[10]
Petesch P, Catalina S, Michael W.(2005) “Evaluating Empowerment: A Framework with Cases from Latin America.” In Measuring Empowerment; Cross-Disciplinary Perspectives, ed. Deepa Narayan. 39-67. Washington, D. C the World Bank.
[11]
Keller B, Mbwewe B.(1991) Policy and Planning for Empowerment of Zambian Women. Canadian Journal of Development Studies. 12(1):75-88.
[12]
Kabeer N. Money Can’t Buy Me Love? Re-evaluating Gender, Credit and Empowerment in Rural Bangladesh. IDS Discussion Paper 1998; No.363.
[13]
Andrews P.( ed)(1989) The Empowerment of Women. In Gallin R, The Woman and International Development . Boulder West View Press:25-36.
[14]
Osmani L. A(2007). Breakthrough in women’s bargaining power: The impact of Microcredit. Journal of International Development. 19: 695-716.
[15]
Faraizi A, RahmanT, MacAllister J. (Ed). (2011)Microcredit and Woman’s Empowerment: A case study of Bangladesh.; Routlodge, London and New York.
[16]
Lakshmi R , Vadivalagan G. (2004). Impact of Self Help Groups on Empowerment of Women: a study in Dharmapuri District, Tamilnadu. Available from http://jms.nonolympictimes.org/Articles/5.pdf.
[17]
Xia Li, Christopher G, Baiding H. (2011). The impact of microcredit on women’s empowerment: evidence from China. Journal of Chinese Economic and Business Studies. (9)3:239-261.
[18]
Pitt, M., Khandker. S, and Cartwright. J. (2003). Does micro-credit empower women?Evidence from Bangladesh. Policy Research Working Paper No. 2998, Development Research Group, the World Bank.
[19]
Kodamatry M. (2016) Microfinance and Women Empowerment: Self Perception of Beneficiaries- A study with reference to Gandhinagar District of Gujarat. Indiana Journal of research. 5 (1).
[20]
Snow DR, Buss TF.(2001) Development and the role of microcredit. Policy Studies;29:296e307.
[21]
Garikipati, S. (2006). The impact of lending to women on household vulnerability and women’sempowerment: Evidence from India. Research Paper Series no. 2006/25, Management School, University of Liverpool.
[22]
Kessy J , Mtamakaya C , Jeremia D , Stray-Pedersen B, and Msuya S (2015). Microfinance and clientele description –Tanzania. Indiana Journal of research, Vol 4(9).
[23]
Khandker, SR (2005). "Microfinance and poverty: evidence using panel data from Bangladesh." The World Bank Economic Review 19 (2): 263–286. doi:10.1093/wber/lhi008.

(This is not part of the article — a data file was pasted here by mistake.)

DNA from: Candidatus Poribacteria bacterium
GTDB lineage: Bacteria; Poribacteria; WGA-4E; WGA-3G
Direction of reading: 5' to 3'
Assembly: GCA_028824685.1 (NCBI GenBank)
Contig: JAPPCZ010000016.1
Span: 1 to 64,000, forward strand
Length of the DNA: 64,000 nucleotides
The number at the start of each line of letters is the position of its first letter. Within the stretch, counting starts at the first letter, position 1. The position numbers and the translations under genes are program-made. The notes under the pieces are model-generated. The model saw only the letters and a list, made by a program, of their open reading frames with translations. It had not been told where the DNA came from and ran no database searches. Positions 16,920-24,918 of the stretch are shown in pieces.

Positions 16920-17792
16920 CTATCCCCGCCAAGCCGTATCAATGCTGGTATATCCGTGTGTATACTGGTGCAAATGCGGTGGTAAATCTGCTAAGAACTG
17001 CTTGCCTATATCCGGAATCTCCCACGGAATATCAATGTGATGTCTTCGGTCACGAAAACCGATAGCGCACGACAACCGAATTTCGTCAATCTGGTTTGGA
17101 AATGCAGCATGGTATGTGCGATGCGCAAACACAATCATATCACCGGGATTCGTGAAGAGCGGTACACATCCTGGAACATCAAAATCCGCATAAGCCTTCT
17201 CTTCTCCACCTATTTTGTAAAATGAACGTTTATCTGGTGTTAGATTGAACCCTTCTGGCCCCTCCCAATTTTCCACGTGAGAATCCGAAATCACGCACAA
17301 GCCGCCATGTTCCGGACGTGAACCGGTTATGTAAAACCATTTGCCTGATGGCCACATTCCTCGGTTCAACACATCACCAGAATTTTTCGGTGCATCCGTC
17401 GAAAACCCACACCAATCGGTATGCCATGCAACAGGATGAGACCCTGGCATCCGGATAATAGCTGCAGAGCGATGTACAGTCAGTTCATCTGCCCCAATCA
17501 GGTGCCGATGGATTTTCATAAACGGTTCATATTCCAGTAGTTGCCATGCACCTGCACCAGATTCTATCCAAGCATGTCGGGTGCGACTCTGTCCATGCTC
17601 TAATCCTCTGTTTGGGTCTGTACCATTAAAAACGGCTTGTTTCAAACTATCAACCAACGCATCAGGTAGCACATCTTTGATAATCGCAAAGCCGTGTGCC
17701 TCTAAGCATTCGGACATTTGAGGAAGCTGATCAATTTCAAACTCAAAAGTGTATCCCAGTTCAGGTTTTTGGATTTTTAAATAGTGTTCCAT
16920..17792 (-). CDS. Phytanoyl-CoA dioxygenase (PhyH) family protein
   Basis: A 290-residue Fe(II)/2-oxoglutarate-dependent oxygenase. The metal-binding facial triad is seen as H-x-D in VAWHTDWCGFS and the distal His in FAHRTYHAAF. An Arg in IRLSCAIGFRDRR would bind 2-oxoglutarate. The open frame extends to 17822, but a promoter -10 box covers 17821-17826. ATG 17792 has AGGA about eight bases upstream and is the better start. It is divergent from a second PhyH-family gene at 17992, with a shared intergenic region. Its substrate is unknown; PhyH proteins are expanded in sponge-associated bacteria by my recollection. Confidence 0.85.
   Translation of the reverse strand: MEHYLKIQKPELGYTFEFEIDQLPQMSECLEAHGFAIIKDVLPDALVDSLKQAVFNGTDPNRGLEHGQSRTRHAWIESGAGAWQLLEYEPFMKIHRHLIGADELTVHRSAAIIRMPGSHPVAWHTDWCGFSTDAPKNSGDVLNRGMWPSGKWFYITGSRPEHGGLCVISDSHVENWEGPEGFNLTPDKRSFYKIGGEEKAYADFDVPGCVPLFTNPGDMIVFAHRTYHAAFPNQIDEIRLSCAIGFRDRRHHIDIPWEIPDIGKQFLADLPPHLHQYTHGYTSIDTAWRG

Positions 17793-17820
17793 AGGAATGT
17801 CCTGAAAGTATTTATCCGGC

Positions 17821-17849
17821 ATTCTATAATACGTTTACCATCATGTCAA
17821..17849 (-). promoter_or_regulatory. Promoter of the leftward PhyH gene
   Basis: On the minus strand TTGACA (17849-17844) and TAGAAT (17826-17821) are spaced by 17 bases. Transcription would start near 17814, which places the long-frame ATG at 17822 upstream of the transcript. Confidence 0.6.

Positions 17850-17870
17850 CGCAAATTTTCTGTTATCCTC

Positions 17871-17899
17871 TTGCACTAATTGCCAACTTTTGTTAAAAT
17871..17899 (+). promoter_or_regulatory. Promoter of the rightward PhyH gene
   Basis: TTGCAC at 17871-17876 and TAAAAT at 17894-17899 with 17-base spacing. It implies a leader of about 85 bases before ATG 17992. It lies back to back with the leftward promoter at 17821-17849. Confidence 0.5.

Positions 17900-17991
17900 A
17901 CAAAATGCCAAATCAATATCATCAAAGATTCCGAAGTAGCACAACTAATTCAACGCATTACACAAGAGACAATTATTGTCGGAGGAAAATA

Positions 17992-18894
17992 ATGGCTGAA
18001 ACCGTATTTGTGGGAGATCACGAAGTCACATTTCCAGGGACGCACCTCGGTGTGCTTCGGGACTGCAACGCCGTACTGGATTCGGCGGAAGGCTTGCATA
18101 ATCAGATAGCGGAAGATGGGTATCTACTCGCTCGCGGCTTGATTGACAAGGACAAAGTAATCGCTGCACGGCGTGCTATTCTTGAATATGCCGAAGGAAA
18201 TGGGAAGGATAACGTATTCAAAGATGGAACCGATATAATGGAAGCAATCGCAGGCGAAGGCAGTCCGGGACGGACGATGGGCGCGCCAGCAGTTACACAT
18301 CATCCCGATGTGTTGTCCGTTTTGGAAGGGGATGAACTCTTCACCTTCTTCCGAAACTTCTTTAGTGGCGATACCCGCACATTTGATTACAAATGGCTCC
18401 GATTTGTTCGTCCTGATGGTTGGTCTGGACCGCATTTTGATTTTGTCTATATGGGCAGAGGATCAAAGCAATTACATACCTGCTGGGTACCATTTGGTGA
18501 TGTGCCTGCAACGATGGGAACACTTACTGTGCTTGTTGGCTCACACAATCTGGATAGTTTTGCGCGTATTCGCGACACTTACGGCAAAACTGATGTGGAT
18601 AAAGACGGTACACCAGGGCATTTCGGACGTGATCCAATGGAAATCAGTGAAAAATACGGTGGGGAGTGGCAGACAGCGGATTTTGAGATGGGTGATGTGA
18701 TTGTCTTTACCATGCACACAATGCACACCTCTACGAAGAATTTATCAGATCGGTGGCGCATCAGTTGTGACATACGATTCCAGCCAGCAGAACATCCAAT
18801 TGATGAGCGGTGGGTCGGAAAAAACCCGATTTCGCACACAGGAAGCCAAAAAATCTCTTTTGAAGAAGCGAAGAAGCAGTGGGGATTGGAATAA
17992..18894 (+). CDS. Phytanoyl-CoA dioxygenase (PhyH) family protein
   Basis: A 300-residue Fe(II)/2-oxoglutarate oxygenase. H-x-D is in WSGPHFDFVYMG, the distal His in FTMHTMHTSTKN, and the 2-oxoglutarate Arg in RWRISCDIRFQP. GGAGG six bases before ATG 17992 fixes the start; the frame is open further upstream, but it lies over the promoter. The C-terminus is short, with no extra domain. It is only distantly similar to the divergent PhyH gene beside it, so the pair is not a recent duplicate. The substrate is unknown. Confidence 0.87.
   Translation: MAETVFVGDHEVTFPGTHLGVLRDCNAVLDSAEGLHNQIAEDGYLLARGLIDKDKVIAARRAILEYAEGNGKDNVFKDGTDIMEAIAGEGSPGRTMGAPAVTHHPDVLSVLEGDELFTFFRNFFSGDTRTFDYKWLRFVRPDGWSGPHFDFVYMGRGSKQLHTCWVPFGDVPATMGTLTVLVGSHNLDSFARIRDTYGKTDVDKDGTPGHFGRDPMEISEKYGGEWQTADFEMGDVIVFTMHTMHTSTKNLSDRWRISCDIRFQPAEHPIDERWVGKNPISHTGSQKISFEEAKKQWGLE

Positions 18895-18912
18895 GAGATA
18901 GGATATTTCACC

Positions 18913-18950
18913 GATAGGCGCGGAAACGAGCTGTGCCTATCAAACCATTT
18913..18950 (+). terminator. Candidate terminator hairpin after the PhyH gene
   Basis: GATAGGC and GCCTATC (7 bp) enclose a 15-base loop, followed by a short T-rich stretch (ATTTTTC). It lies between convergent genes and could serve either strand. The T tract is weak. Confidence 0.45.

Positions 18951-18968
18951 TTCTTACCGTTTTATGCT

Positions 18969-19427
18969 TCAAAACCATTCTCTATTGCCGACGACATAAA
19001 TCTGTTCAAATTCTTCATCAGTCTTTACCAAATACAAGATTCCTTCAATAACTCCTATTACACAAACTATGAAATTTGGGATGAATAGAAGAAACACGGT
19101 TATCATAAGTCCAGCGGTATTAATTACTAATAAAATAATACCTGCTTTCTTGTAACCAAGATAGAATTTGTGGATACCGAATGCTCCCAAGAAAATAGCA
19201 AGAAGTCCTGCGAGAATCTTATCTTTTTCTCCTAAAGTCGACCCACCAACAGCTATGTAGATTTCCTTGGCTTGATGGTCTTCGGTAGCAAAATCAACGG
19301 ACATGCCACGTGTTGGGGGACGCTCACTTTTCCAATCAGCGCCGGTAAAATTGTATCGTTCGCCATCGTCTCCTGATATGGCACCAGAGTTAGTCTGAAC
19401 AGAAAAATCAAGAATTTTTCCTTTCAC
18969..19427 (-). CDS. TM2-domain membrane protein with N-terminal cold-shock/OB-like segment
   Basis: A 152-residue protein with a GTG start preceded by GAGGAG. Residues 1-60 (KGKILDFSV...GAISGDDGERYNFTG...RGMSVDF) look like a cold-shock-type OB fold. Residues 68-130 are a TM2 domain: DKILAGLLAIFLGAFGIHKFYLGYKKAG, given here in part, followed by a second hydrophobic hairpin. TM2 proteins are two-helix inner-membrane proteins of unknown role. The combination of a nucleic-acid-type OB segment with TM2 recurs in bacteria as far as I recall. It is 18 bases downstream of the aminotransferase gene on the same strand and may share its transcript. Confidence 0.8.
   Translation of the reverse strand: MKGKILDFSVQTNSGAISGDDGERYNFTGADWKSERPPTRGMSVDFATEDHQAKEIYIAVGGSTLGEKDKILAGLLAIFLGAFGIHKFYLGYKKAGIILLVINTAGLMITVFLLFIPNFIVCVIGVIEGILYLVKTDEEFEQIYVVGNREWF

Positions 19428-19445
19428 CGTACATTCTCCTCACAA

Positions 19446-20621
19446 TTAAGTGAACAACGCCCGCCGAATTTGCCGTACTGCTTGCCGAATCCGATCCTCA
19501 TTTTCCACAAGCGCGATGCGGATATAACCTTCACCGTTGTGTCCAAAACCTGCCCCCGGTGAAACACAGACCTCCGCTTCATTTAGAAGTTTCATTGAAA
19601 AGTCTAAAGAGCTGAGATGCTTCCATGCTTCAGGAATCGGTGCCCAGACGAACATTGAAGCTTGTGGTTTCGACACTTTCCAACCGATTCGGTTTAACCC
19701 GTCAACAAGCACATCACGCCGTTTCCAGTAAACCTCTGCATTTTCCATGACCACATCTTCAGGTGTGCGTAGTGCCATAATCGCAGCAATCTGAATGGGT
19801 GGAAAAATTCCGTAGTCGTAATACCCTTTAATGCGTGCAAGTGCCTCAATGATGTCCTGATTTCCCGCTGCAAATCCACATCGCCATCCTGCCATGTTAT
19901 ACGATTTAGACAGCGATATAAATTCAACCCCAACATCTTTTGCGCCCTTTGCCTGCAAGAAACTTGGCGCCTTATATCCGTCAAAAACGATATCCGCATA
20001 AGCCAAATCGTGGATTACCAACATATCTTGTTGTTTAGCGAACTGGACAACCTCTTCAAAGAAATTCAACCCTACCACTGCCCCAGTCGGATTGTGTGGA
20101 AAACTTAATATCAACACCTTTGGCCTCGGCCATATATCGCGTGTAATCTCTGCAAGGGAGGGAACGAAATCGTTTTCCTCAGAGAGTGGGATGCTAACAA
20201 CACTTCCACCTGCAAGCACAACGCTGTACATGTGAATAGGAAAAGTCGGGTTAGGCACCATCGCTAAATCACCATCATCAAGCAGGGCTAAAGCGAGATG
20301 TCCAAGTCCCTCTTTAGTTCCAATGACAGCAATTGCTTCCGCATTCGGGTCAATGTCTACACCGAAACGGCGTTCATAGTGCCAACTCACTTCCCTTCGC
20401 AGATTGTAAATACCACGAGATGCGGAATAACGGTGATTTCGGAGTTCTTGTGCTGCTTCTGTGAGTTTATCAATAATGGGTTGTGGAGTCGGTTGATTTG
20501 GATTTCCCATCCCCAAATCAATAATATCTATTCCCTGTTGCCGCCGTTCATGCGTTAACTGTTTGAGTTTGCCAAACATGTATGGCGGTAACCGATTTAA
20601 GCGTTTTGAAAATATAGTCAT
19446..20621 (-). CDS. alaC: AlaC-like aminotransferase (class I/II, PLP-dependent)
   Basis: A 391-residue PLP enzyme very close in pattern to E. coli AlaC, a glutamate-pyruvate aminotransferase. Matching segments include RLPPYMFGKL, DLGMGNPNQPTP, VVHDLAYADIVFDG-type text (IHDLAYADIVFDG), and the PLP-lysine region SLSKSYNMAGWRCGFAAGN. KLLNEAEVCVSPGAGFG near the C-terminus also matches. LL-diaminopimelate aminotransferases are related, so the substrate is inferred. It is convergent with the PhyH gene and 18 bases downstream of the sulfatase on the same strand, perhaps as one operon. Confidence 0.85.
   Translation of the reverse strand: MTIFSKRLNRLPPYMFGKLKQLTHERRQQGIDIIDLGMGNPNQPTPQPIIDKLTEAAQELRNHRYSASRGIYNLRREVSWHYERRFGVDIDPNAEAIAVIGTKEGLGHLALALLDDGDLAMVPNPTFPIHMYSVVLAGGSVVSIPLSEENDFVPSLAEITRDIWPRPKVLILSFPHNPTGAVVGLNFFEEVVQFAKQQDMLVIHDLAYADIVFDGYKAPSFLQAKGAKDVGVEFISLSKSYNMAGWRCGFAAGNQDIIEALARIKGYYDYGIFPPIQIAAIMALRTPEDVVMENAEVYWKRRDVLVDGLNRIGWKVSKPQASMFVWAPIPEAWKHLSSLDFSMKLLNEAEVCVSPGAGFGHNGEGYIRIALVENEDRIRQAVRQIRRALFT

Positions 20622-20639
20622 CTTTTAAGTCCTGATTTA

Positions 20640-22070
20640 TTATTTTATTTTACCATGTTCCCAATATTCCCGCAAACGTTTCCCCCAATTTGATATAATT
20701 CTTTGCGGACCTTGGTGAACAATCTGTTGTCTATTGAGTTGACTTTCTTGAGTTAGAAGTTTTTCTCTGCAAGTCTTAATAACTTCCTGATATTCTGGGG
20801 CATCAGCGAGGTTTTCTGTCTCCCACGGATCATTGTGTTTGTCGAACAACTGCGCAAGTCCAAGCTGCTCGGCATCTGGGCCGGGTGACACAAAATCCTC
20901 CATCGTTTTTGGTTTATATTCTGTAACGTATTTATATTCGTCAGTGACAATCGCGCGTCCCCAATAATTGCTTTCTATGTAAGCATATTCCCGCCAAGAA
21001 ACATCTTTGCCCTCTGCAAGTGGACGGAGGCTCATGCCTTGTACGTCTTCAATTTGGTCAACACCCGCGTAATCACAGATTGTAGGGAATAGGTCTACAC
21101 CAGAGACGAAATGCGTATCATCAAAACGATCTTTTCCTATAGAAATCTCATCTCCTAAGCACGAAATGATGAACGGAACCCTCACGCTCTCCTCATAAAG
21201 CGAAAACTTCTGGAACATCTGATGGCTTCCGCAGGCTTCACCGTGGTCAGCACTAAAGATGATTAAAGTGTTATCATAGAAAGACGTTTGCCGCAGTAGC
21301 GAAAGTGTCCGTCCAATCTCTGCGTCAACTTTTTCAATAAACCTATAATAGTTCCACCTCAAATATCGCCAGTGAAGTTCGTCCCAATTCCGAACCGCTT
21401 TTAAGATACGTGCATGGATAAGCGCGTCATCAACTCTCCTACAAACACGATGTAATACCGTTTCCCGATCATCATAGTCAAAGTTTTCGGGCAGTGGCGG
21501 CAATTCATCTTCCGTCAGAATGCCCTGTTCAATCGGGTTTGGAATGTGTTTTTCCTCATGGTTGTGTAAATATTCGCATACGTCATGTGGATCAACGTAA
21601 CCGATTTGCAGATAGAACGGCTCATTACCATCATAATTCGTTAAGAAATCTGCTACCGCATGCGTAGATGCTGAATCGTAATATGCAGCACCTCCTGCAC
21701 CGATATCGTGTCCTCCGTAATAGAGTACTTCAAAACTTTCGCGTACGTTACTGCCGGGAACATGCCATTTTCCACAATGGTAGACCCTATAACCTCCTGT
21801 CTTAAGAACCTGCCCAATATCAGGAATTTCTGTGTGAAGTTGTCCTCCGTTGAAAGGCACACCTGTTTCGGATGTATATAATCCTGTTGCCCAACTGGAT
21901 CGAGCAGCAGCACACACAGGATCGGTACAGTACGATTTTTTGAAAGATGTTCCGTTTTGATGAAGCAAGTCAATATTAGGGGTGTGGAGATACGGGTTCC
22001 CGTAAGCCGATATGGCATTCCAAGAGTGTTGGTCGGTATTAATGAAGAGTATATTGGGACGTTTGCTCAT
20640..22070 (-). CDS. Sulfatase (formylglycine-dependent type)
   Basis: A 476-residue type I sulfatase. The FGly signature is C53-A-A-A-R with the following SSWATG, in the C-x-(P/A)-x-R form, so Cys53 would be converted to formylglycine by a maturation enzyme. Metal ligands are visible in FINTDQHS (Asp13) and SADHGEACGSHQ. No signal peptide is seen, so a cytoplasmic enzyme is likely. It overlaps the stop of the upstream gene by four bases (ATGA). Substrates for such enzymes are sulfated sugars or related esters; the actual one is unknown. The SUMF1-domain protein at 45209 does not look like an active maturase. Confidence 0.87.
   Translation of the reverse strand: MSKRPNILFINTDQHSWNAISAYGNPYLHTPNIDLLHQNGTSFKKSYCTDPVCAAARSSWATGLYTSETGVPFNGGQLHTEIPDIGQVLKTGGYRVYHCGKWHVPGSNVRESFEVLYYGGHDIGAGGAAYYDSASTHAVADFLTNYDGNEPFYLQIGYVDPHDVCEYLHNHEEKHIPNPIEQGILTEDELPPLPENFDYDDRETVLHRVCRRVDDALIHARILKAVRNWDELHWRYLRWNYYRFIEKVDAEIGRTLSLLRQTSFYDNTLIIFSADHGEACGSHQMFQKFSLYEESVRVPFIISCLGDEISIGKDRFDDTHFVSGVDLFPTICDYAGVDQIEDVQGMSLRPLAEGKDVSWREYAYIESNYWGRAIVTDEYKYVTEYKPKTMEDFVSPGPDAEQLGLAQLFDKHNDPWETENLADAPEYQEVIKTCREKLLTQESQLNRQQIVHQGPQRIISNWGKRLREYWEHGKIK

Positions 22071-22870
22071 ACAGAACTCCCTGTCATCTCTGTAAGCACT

[24]
Morris, M., Schindehutte, M., & Allen, J. (2005). The entrepreneur's business model: Toward a unified perspective. Journal of Business Research (Special Section: The Nonprofit Marketing Landscape), 58(6): 726-735.
[25]
Pronyk, M., Hargreaves, J., Kim, J., Morison, L., Phetla, G., Watts C, et al., (2006). Effect of a structural intervention for the prevention of intimate-partner violence and HIV in rural South Africa: a cluster randomized trial. Lancet 368: 1973-83 doi: 10.1016/S0140-6736(06)69744-4 pmid: 17141704.
[26]
Goetz, A., & Gupta, S., (1996). Who takes the credit? Gender, power, and control over loan use in rural credit programs in Bangladesh. World Development, 24:45–63. 1.
[27]
Doocy, S., Teferra, S., Norel, D., et al. (2005). Credit program outcomes: coping capacity and nutritional status in the food insecure context of Ethiopia. Soc Sci Med; 60:2371-82.
[28]
Dohn, AL., Chávez, A., Dohn, MN., Saturria L., &Pimentel, C. (2004). Changes in health indicators related to health promotion and microcredit programs in the Dominican Republic. Rev Panam Salud Publica 15(3): 185-93 doi: 10.1590/S1020-49892004000300007 pmid: 15096291.
[29]
Hadi, A(2001). Promoting health knowledge through micro credit programs, experience of BRAC in Bangladesh. Health promt Int.; 16:219-27.
[30]
Moon G, Gould M. (ed)(2001), Epidemiology an Introduction, Open University Press. Philadelphia. PA 19106, USA.
[31]
Malhotra A, Schuler SR, Boender C.( 2002) Measuring women’s empowerment as avariable in international development. Paper prepared for Workshop on Poverty and Gender: New Perspectives, World Bank.
Browse journals by subject